When I go to the library with time on my hands, I tend to end up in one of two places: 636.7 (Dogs) or 746.1 (knitting). This particular book caught my eye, because the pup on the front reminded me of a certain niece of mine, with crazy ears and a cute little face. John Homans' dog, Stella, was the catalyst for this book, when his family adopted her from a rescue. He wanted to know why she was the way she was. Why does she like his company so much? Why the elaborate greeting when he walks through the door? Why does she look to him to solve her problems (like the fact that the leftover chicken is in the fridge, and she doesn't have thumbs)?
This book raises some really interesting questions, and provides some really thought-provoking answers. He writes about the Canine Science Forum in Vienna, where scientists present experiments to prove that dogs understand human expressions of emotion, explained "dog guilt", and hypothesize about the ways that dogs differ from wolves and foxes. He speaks with scientists who discovered that dogs are the only animal (the only animal) that understands the act of pointing at something, people who study how dogs are like human babies (hint: a lot), and whether dogs likes humans only because humans give them food, or if human interaction has been hard-wired in doggy brains after eons of breeding. Homans presents his findings in a narrative voice, and loops everything back to his own beloved pup, which makes this a really informative but actually interesting read.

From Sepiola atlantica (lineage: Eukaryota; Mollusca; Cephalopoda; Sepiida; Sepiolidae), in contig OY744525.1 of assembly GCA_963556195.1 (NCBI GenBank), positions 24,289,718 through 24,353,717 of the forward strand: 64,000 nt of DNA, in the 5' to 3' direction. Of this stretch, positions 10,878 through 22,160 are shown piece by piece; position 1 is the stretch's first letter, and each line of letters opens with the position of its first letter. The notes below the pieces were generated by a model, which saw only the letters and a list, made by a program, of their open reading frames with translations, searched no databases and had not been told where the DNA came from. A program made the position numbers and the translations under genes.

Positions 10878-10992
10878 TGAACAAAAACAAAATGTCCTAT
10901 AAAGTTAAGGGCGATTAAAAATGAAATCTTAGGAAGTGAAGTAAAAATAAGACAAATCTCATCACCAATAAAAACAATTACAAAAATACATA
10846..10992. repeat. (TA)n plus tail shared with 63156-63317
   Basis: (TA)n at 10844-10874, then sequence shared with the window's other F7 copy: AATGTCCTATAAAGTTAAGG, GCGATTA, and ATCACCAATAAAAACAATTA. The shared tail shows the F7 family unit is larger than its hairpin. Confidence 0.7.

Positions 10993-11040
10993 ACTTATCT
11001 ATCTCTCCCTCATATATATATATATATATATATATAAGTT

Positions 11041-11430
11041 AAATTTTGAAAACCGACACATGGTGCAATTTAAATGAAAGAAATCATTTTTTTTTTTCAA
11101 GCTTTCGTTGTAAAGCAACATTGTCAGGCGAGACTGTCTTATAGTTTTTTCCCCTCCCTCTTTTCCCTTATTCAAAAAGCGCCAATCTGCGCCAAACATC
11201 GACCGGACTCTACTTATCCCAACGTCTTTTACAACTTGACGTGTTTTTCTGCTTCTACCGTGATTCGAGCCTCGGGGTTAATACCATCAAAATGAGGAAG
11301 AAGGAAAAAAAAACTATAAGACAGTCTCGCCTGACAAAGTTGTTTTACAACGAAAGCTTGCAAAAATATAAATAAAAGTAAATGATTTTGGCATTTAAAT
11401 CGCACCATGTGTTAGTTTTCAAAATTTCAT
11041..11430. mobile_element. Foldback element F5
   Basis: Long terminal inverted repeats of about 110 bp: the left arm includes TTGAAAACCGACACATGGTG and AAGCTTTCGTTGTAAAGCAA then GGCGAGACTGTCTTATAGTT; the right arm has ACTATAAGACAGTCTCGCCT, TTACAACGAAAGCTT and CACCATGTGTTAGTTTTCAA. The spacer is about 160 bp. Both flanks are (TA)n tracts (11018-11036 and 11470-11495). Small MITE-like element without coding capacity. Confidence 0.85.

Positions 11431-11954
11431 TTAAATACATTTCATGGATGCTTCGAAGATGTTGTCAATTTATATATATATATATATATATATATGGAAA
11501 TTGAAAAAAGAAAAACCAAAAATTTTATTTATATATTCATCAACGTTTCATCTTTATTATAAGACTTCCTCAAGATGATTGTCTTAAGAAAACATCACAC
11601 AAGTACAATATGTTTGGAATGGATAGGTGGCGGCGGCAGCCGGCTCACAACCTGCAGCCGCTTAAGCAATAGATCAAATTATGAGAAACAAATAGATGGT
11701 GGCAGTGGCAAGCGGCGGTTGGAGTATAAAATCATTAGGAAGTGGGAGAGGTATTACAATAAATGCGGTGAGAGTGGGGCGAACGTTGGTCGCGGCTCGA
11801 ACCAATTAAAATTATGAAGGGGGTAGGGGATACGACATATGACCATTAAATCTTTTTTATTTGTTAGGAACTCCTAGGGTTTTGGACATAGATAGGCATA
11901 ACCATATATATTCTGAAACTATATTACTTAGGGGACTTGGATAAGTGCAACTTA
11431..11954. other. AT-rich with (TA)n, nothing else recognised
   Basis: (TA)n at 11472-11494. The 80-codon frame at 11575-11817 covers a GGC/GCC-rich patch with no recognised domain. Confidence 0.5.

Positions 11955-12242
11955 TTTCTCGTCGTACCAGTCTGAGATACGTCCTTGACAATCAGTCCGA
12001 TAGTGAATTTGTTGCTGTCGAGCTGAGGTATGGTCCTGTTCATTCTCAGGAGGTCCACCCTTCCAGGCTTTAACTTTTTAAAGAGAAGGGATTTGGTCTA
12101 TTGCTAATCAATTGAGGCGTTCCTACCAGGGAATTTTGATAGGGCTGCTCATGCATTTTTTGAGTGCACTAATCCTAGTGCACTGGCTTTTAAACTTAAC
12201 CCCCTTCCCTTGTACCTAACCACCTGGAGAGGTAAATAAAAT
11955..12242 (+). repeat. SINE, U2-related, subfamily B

I'm pretty sure I have it figured out, though. What's a dog for?